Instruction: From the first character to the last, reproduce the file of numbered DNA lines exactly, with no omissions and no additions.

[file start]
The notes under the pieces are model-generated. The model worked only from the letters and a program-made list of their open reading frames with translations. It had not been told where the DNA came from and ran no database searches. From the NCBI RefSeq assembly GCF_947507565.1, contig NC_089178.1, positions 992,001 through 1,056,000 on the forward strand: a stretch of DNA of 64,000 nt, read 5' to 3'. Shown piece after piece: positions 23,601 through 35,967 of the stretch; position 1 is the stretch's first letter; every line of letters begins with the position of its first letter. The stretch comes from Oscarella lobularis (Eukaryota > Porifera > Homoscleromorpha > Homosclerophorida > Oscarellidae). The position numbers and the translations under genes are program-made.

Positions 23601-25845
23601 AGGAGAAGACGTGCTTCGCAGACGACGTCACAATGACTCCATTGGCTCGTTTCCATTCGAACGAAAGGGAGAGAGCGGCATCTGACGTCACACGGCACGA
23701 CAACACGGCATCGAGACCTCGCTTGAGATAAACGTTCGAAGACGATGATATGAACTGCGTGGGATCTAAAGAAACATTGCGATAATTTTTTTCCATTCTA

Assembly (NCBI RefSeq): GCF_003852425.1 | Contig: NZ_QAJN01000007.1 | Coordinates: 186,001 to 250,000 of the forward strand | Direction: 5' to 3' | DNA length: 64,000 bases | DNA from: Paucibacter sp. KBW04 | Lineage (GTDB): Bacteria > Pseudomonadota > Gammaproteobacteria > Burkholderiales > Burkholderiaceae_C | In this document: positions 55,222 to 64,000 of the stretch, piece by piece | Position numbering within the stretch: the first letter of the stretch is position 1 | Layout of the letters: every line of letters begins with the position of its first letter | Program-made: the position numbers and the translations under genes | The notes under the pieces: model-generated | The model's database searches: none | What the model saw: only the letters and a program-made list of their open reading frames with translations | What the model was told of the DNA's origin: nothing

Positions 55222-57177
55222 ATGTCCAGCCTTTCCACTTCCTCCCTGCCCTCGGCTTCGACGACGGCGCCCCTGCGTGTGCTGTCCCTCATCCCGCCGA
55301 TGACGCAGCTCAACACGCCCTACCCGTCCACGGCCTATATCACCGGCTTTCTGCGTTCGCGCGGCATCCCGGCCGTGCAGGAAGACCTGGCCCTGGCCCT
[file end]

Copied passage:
The notes under the pieces are model-generated. The model worked only from the letters and a program-made list of their open reading frames with translations. It had not been told where the DNA came from and ran no database searches. From the NCBI RefSeq assembly GCF_947507565.1, contig NC_089178.1, positions 992,001 through 1,056,000 on the forward strand: a stretch of DNA of 64,000 nt, read 5' to 3'. Shown piece after piece: positions 23,601 through 35,967 of the stretch; position 1 is the stretch's first letter; every line of letters begins with the position of its first letter. The stretch comes from Oscarella lobularis (Eukaryota > Porifera > Homoscleromorpha > Homosclerophorida > Oscarellidae). The position numbers and the translations under genes are program-made.

Positions 23601-25845
23601 AGGAGAAGACGTGCTTCGCAGACGACGTCACAATGACTCCATTGGCTCGTTTCCATTCGAACGAAAGGGAGAGAGCGGCATCTGACGTCACACGGCACGA
23701 CAACACGGCATCGAGACCTCGCTTGAGATAAACGTTCGAAGACGATGATATGAACTGCGTGGGATCTAAAGAAACATTGCGATAATTTTTTTCCATTCTA

Assembly (NCBI RefSeq): GCF_003852425.1 | Contig: NZ_QAJN01000007.1 | Coordinates: 186,001 to 250,000 of the forward strand | Direction: 5' to 3' | DNA length: 64,000 bases | DNA from: Paucibacter sp. KBW04 | Lineage (GTDB): Bacteria > Pseudomonadota > Gammaproteobacteria > Burkholderiales > Burkholderiaceae_C | In this document: positions 55,222 to 64,000 of the stretch, piece by piece | Position numbering within the stretch: the first letter of the stretch is position 1 | Layout of the letters: every line of letters begins with the position of its first letter | Program-made: the position numbers and the translations under genes | The notes under the pieces: model-generated | The model's database searches: none | What the model saw: only the letters and a program-made list of their open reading frames with translations | What the model was told of the DNA's origin: nothing

Positions 55222-57177
55222 ATGTCCAGCCTTTCCACTTCCTCCCTGCCCTCGGCTTCGACGACGGCGCCCCTGCGTGTGCTGTCCCTCATCCCGCCGA
55301 TGACGCAGCTCAACACGCCCTACCCGTCCACGGCCTATATCACCGGCTTTCTGCGTTCGCGCGGCATCCCGGCCGTGCAGGAAGACCTGGCCCTGGCCCT